The Indonesian Navy still maintains a low profile in the IOR due to its limited capabilities. The Indian Navy, despite being better equipped, still maintain a limited presence in the Malacca Strait due to a conflict of interests between Singapore, Malaysia, and Indonesia. If the two were to seamlessly cooperate on combating maritime piracy, they would need to start initiatives to promote mutual trust. Joint naval exercises and bilateral defence summits, such as the Indian Ocean Naval Symposium (IONS), can help the two countries in agreeing upon their respective security interests.

India and Indonesia are also faced with the challenge of building a solid regional architecture in the Indian Ocean. As there is no one great power to act as a 'leader' in the Indian Ocean, the task falls into the hands of Indonesia, as the chair of the IORA, and India, as the region's military powerhouse. Indonesia seeks equilibrium between the powers in the IOR, while India is wary of China's 'String of Pearls'. These two interests can be met if Indonesia and India cooperate together through IORA to build a security architecture that resembles ASEAN in the IOR. Currently, IORA is more interested in economic matters as opposed to security. Indonesia could capitalise on its leadership in IORA to formulate a treaty resembling ASEAN's Treaty of Amity and Cooperation as a foundation towards the construction of IORA as a solid regional security architecture.


With the emergence of China in the IOR and India's economic growth, India has sought to 'Acting East' rather than just 'Looking East'. Likewise, Joko Widodo has ambitions for Indonesia to become a pan-Pacific maritime power with his 'maritime axis' doctrine. This has led to a convergence of strategic interests between the two countries, both bilateral and multilateral. In bilateral relations, security interests have converged. Indonesia aims to become a maritime power in the Indo-Pacific, while India has the capacity to fulfil Indonesia's defence equipment needs. On the other hand, India seeks to be more active in Southeast Asia and needs a partner to help carry out its ambitions. Both are also interested in securing the SLOCs in the IOR to protect their economic lifelines. These shared interests are expected to foster a fruitful strategic partnership. In multilateral relations, the two countries are now expected to play larger roles in regional organisations. Indonesia is going to chair the IORA and India is determined to contribute more actively in ASEAN. As the primus inter pares in ASEAN, Indonesia will be looked upon to provide India with the support it needs to contribute in ASEAN. Likewise, India will be looked upon to support Indonesia's term as leader of the IORA in building a solid regional organisation.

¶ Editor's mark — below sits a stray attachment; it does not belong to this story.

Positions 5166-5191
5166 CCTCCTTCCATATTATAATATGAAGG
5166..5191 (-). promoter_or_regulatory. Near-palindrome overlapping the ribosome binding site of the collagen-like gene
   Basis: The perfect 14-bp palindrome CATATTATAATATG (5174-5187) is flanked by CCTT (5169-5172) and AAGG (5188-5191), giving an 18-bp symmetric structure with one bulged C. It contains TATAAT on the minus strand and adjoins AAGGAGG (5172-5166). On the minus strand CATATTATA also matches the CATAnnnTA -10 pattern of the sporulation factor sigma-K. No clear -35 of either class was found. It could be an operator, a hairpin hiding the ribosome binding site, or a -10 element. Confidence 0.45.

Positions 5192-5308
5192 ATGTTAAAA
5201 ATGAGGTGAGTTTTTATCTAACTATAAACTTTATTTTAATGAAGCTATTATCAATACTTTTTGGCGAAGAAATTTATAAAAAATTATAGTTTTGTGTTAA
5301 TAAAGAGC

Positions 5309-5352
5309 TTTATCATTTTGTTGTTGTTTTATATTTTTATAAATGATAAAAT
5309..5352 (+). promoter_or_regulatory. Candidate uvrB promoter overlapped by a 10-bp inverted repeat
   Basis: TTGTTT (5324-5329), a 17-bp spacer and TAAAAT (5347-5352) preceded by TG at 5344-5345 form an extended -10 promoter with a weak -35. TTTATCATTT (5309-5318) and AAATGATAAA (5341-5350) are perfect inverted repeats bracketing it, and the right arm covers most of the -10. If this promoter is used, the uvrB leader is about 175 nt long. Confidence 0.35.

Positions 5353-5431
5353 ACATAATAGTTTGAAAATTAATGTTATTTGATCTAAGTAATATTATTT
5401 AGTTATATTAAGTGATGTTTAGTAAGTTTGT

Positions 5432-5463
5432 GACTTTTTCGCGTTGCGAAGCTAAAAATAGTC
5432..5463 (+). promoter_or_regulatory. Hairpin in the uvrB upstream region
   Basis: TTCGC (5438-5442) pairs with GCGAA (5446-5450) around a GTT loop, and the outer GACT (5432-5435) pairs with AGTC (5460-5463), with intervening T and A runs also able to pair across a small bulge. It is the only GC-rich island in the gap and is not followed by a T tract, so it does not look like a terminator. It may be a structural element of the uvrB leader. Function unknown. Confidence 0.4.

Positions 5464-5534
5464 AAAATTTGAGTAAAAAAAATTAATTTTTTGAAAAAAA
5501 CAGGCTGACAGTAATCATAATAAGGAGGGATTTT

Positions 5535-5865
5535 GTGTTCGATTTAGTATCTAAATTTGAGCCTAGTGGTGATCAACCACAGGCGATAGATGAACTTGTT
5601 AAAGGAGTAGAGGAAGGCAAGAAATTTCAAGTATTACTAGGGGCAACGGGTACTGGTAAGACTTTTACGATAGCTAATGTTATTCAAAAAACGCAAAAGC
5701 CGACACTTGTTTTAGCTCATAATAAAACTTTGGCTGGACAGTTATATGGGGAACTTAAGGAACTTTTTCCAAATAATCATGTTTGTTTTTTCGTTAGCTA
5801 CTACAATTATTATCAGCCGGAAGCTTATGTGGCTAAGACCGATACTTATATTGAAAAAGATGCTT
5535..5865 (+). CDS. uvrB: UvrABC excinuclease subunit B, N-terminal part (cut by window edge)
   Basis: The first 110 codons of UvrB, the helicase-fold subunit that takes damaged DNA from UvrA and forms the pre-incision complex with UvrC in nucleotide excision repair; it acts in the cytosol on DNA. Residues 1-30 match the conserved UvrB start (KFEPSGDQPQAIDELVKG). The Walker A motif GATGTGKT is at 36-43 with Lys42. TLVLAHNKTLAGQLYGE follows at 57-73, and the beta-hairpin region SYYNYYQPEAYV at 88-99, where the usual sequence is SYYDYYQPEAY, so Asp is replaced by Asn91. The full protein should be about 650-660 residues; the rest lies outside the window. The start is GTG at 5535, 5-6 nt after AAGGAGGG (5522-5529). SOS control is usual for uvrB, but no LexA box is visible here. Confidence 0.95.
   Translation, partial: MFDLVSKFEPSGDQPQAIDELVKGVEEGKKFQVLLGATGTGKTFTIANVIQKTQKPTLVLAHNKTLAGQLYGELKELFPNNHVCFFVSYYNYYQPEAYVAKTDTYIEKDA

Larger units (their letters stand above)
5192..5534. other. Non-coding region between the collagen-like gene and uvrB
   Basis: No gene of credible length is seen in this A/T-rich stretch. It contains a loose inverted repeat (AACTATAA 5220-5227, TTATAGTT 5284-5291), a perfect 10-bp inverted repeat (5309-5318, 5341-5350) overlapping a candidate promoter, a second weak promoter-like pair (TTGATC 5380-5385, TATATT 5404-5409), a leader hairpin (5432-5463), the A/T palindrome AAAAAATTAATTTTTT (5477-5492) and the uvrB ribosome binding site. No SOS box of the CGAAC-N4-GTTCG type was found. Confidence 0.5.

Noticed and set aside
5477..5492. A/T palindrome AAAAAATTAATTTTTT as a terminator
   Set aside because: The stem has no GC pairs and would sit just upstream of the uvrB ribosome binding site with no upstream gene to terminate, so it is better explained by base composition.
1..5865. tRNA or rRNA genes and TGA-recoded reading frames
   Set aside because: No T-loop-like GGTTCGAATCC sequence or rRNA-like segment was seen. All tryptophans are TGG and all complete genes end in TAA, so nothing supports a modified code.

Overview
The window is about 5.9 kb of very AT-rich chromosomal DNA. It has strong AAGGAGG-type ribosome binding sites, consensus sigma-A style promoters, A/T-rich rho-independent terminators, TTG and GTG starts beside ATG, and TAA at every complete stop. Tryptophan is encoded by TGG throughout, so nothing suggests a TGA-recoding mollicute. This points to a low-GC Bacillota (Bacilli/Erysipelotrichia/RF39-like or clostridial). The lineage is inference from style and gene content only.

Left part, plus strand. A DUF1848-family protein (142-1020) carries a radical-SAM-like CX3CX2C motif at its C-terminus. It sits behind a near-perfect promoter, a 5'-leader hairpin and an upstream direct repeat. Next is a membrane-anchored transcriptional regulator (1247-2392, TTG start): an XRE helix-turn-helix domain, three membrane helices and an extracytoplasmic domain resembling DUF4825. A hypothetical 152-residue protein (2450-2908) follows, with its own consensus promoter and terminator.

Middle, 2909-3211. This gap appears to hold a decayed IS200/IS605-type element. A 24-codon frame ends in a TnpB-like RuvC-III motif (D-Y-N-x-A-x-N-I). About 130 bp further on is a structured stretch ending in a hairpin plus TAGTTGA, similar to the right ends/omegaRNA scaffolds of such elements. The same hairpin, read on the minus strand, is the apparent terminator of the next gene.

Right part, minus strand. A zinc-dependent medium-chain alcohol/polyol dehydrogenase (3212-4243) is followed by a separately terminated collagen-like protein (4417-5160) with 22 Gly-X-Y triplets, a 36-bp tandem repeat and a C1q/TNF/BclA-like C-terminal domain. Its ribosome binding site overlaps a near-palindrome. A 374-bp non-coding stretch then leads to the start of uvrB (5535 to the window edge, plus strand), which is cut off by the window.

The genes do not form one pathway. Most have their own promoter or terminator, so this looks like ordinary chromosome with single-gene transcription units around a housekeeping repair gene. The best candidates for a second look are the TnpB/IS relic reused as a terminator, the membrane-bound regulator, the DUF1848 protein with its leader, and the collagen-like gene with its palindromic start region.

Despite the prospects of a constructive partnership, there are also challenges that need to be considered. Both countries need to synchronise their security outlooks to plan the best arrangements within the scope of their respective national interests. Also, defence cooperation remains limited between the two, possibly hindering better relations.

As both heads of states carry out their regional ambitions, in the future, it is possible that more areas of convergence between India and Indonesia will open up, allowing both countries to enjoy the full benefits of their strategic partnership.

1 Research Assistant at School of International Relations, President University, Indonesia.
2 Professor of International Relations, School of International Relations, President University, Indonesia

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GustiBagus Dharma Agastia: Research Assistant at School of International Relations, President University, Indonesia.
AnakAgung Banyu Perwita: Professor of International Relations, School of International Relations, President University, Indonesia